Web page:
What is GBS?

Pregnancy is a wonderful experience for many. However, your body is going through a tremendous amount of changes which can sometimes lead to new health concerns. While most of these pose no serious threat, they must be kept in check to avoid complications later on. Group-B Streptococcus (GBS) is routinely tested in pregnant mothers for this reason.

What is GBS?

Bacteria called GBS are regularly found in the vaginal or anorectal flora. Usually, these bacteria do not cause any symptoms and often go unnoticed.

If you’re carrying GBS, you don’t need to worry since it’s harmless for you. However, it can sometimes lead to serious infections for babies. That’s why treating it on time is always safer. 

Why is it important to test for GBS?

While GBS may be harmless for the mother, it can harm the baby if they come into contact with the bacteria during delivery. GBS can cause serious infections in the newborn, including pneumonia, sepsis, and meningitis.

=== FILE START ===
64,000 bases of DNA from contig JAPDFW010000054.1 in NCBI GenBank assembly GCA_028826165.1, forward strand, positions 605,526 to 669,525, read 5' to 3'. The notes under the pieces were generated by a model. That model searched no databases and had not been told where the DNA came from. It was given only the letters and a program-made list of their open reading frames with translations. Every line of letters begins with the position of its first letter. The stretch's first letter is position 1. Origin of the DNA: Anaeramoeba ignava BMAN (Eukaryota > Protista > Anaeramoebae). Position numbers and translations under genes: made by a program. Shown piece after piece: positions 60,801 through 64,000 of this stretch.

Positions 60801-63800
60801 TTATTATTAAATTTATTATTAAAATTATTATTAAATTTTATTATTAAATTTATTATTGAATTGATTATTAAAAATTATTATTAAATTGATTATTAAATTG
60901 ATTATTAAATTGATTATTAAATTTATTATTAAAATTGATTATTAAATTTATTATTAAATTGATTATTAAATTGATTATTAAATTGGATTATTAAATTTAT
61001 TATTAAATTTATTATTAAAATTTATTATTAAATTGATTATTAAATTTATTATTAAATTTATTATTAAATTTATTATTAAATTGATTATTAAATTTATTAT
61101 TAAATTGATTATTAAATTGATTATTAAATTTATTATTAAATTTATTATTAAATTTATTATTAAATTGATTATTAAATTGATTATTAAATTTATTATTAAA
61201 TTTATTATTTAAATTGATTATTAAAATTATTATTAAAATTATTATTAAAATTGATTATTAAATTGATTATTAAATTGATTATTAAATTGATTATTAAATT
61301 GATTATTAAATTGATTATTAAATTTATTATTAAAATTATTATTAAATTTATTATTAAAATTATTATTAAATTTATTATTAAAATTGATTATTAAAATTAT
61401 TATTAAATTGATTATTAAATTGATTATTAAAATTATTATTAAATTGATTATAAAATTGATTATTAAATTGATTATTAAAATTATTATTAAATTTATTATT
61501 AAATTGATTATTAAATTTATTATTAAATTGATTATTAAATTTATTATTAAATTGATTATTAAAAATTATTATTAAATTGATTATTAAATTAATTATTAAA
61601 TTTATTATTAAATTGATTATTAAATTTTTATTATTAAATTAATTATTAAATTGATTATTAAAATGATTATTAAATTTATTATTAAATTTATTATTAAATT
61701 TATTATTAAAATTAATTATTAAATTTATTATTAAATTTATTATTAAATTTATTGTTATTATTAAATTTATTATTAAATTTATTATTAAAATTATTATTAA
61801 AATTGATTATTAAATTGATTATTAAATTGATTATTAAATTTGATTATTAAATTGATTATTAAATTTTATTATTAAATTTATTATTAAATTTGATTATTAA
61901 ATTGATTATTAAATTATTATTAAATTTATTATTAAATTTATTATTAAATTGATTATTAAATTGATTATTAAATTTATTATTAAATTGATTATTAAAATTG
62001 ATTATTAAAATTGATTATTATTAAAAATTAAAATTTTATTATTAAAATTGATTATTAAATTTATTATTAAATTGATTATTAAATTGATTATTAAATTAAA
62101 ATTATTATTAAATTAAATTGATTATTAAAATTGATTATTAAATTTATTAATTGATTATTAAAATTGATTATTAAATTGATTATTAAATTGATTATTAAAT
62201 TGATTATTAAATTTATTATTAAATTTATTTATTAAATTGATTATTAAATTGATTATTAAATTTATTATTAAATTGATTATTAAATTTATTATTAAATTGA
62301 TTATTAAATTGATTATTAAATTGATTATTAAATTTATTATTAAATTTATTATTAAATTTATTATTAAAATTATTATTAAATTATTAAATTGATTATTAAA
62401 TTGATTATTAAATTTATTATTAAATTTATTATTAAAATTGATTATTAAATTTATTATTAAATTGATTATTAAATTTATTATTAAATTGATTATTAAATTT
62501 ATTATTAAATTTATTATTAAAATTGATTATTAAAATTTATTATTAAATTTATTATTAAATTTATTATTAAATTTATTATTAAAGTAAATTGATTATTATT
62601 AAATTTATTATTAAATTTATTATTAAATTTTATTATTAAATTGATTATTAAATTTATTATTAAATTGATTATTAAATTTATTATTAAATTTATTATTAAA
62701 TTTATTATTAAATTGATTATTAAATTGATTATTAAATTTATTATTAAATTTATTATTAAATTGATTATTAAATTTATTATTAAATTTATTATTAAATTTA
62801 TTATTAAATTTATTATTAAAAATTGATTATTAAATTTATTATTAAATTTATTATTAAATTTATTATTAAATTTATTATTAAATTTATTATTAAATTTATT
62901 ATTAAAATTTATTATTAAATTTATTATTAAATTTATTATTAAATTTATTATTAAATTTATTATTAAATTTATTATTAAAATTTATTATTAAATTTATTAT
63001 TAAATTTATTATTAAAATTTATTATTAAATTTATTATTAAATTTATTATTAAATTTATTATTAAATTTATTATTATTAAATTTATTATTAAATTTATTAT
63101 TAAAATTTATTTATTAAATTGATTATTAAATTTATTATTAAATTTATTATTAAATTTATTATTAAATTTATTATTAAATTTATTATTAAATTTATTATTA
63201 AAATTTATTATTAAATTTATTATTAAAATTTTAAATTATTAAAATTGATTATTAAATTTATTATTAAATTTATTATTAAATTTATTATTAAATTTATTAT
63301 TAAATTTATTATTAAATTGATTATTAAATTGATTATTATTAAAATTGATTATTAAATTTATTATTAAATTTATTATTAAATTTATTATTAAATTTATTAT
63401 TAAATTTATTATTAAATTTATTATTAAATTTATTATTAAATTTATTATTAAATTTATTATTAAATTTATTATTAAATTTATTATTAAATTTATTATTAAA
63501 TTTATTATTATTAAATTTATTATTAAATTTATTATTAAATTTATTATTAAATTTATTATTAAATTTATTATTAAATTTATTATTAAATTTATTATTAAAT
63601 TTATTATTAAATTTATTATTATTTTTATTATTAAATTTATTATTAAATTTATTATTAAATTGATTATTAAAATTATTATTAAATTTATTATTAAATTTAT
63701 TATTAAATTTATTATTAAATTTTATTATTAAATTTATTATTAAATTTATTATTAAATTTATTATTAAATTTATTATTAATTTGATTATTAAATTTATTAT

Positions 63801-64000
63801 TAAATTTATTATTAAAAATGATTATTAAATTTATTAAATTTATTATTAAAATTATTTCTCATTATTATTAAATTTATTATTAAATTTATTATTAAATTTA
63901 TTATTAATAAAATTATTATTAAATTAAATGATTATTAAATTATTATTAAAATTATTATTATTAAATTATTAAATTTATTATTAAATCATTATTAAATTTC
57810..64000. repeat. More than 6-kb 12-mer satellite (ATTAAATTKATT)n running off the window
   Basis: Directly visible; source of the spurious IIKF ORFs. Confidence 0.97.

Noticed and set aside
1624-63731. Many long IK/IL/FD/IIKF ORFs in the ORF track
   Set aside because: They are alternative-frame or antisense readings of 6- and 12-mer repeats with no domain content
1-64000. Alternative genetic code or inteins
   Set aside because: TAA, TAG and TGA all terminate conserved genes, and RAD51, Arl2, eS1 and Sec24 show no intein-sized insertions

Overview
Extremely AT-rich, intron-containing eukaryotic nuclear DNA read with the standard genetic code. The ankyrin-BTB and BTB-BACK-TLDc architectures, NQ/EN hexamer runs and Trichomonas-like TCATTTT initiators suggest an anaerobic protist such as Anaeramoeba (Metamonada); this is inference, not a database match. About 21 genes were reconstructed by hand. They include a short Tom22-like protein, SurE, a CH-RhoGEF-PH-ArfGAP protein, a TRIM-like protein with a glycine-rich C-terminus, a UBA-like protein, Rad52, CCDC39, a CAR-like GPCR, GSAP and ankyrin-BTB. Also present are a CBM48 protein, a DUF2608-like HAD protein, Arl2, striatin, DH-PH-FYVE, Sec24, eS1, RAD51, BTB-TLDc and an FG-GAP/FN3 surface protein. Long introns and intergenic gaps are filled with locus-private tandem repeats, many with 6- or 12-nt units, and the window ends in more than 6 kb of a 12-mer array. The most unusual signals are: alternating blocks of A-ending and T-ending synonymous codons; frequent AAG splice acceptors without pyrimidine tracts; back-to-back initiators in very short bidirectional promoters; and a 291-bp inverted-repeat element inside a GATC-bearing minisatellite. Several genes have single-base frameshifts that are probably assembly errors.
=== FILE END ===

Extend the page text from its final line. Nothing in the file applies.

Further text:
To avoid this, it is recommended that mothers get treated before labor if they are GBS positive.

How is GBS tested?

The testing process for Group-B Streptococcus (GBS) usually occurs during later pregnancy, at 35-37 weeks. It involves taking a swab from the lower vagina and the anus and sending it to the lab for culture. If you’re GBS positive, you’ll know in 3-6 days.

How does it affect the baby?

If GBS-positive mothers are treated with antibiotics during labor, their babies are usually safe. However, some babies can get infected. Premature babies are likely to get sick because their immune systems are less developed.

The two types of GBS disease in babies are:

  1. Early-onset infections: these happen during the first week of life, usually within 24 hours of birth.
  2. Late-onset infections: these develop weeks to months after birth

If you have any other questions or concerns surrounding GBS or other infections, feel free to ask your midwife at your next appointment or give us a call!